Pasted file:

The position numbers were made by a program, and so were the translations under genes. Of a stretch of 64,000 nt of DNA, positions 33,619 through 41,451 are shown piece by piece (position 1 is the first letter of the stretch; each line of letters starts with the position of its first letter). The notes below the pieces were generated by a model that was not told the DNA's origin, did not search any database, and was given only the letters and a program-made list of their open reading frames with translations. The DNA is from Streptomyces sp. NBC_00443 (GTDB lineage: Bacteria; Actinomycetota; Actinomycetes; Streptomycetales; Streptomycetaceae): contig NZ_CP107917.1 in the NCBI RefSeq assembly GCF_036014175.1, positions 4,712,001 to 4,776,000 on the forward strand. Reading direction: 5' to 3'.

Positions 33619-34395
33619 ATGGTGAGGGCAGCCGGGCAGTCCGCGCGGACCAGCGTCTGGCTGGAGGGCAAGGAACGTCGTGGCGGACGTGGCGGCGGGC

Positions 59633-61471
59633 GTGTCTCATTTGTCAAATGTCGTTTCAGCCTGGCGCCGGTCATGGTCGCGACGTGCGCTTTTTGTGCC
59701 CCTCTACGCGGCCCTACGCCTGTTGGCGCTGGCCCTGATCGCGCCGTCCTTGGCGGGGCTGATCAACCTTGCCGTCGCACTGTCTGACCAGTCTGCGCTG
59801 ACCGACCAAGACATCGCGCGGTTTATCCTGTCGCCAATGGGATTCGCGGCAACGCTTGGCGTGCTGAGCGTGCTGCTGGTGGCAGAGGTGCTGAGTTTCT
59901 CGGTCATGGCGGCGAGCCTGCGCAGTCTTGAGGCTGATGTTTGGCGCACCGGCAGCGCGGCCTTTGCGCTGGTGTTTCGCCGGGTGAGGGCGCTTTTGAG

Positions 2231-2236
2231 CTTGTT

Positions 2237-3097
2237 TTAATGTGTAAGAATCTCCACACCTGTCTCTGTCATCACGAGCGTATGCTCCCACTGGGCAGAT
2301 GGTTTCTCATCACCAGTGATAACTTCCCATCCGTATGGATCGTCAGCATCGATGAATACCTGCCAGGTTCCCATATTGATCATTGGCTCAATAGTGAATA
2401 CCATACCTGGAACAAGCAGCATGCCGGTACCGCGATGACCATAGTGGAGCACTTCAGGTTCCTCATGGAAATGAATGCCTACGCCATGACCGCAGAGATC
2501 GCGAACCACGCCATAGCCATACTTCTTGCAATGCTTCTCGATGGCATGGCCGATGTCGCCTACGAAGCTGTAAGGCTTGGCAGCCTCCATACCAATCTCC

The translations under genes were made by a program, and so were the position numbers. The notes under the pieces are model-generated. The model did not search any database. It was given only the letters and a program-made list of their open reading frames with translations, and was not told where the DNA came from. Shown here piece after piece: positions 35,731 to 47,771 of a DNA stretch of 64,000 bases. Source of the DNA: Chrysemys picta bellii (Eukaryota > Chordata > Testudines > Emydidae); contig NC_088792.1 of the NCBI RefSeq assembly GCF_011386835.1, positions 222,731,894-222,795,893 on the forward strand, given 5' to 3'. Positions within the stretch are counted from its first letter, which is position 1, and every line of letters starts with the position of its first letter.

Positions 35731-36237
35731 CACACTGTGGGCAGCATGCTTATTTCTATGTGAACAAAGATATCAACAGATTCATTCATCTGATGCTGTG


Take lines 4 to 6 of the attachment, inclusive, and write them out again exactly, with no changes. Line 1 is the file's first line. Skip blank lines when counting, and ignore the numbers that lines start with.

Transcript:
Positions 59633-61471
59633 GTGTCTCATTTGTCAAATGTCGTTTCAGCCTGGCGCCGGTCATGGTCGCGACGTGCGCTTTTTGTGCC
59701 CCTCTACGCGGCCCTACGCCTGTTGGCGCTGGCCCTGATCGCGCCGTCCTTGGCGGGGCTGATCAACCTTGCCGTCGCACTGTCTGACCAGTCTGCGCTG